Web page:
The operation to liberate the ISIS Syrian stronghold of Raqqa has entered its third month, and while the U.S. and its partners have largely depleted the enemy ranks - but lethal danger lurks throughout the city.
There are about 1,500 ISIS fighters left in Raqqa, a big reduction from around 5,000 less than two months ago, according to Col. Ryan Dillon, spokesman for Operation Inherent Resolve – the U.S.-led coalition tasked to destroy ISIS in Iraq and Syria. But Raqqa is still teeming with landmines and booby traps, many set by fleeing jihadists.
“Eighty percent of the engagement the Syrian Democratic Forces (SDF) has had has been with IEDs, whether they be vehicle-born IEDs, inside houses, static vehicles and even IEDs planted inside corpses,” Dillion told Fox News. “Those have been the proponents of how ISIS is fighting in Raqqa so far.”
The SDF is the primary ground fighting force the U.S. is partnering with to defeat ISIS in Syria. The roughly 55,000-strong group – a coalescence of both Arab and Kurdish combatants with a significant portion of them from the People’s Protection Units (YPG) – have endured countless casualties in the bid to free the self-styled caliphate capital.
Compared to Mosul, the recently liberated Iraqi city in which ISIS relied heavily on civilians used as human shields, Dillion observed they have seen less of those tactics and more of a focus on bombs and blasts.
“There is less coherence in direct fire engagements, less leadership and a lot more disarray in Raqqa – but what ISIS is lacking in those departments they have made up for with just the sheer number of IEDs they have put throughout the city,” he said.
The terrorist army is believed to have numerous IED factories in and around Raqqa. The factories are heavily guarded with human shields, but when their explosive-laden armored vehicles leave, the become targets for airstrikes.
“Everything just blows up in and around it,” Dillion said.
ISIS is also reported to be setting off explosives via motion detection technology and using drones to drop munitions on SDF forces encircling the city. The State Department has cautioned that the use of mines is so widespread, it could take years to clear Raqqa of mines and other dangerous remnants of war once the liberation is complete.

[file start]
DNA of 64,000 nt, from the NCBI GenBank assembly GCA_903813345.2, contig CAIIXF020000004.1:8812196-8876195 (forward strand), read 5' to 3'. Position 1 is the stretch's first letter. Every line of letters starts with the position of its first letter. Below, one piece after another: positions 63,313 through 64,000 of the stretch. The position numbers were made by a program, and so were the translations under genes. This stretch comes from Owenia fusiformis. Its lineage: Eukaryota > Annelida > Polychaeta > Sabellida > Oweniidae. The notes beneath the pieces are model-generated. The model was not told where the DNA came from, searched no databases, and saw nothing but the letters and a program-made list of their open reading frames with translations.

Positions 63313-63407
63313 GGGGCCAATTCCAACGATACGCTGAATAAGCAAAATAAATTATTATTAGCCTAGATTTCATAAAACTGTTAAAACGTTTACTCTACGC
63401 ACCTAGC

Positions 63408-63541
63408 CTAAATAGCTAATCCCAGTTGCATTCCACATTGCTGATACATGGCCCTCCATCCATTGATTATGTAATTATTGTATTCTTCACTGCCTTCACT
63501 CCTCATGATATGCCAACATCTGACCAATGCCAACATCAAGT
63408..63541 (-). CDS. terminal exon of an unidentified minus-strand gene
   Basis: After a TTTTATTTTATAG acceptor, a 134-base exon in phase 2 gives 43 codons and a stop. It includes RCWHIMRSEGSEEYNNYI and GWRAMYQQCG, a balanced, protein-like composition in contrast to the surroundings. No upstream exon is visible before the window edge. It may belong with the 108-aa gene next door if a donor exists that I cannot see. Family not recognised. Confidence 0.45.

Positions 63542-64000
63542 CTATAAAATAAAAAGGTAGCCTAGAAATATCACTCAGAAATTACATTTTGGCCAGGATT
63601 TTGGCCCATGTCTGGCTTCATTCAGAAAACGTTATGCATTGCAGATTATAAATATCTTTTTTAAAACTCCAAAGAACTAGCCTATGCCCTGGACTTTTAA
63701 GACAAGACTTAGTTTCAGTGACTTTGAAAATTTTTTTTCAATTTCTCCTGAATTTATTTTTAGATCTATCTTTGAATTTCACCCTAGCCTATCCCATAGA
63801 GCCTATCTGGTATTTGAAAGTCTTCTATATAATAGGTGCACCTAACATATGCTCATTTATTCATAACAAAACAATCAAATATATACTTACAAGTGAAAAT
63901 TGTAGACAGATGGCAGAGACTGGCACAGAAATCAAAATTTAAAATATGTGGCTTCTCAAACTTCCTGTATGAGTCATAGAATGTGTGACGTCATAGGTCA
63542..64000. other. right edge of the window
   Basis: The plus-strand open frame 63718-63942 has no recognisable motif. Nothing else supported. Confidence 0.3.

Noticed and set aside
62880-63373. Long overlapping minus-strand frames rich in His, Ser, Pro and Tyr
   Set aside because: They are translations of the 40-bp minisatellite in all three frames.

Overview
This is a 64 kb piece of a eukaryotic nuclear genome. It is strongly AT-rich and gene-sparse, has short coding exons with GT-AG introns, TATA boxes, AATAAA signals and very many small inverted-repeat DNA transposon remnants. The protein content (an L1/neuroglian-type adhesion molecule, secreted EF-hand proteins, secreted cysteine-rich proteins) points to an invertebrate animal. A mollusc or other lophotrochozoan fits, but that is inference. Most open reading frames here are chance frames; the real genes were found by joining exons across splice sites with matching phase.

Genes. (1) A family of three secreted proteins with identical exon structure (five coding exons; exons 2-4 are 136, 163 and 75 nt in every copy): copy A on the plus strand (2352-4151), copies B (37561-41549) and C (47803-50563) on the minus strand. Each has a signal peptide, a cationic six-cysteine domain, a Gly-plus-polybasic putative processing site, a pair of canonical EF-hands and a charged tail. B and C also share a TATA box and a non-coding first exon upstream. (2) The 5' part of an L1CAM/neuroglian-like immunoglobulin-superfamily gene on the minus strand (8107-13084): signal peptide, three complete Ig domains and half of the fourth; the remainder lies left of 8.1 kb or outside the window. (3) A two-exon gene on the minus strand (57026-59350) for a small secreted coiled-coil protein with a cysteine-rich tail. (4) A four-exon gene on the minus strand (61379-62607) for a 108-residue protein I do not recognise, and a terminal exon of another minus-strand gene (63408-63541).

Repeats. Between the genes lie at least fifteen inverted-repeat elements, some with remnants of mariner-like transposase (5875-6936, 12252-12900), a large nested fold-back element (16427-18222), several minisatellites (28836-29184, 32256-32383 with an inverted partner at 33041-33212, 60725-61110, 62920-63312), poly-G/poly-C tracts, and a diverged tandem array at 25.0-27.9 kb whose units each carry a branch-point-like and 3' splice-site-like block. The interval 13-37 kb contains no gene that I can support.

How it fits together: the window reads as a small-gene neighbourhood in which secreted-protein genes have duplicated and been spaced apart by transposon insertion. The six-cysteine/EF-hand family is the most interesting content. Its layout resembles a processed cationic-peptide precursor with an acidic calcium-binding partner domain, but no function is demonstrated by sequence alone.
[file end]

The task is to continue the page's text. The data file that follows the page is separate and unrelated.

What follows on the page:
It has also prompted the operation to significantly slow down. Dillon noted that the first two weeks of the Raqqa mission – launched on June 6 – saw the SDF gobble up terrain at a “lightning fast” pace. Since then, they have made smaller but still crucial territorial gains. Three weeks ago, the SDF had taken back 43 percent of Raqqa and now they have control of about 50 percent.
Mustafa Bali, a representative for the SDF, told Fox News that their forces this week have pushed ISIS fighters into two main areas, but have come up against IEDs and underground tunnels that “help move dormant sleeper cells into refugee camps” and launch attacks.
“It’s a very complex campaign which calls for a variety of multi-tasking combat units as well as strong coordination with our coalition partners,” Bali said.
The remaining ISIS fighters in Raqqa are there to “fight to the death,” said Zagros – a spokesperson for the Kurdish militia YPG in Syria.
“ISIS still has plenty of weapons – AK47s, rocket-propelled grenades, and they are still using advanced equipment captured from the Iraqi forces when they invaded Mosul,” Zagros said. “Plus they have received additional weapons that have been smuggled in.”
While Raqqa may soon be liberated, it may not be salvaged. But what is left of the prized ancient city, Zagros noted, is little beyond rubble and ruins.
“It is totally destroyed,” he added. “Just the name is remaining.”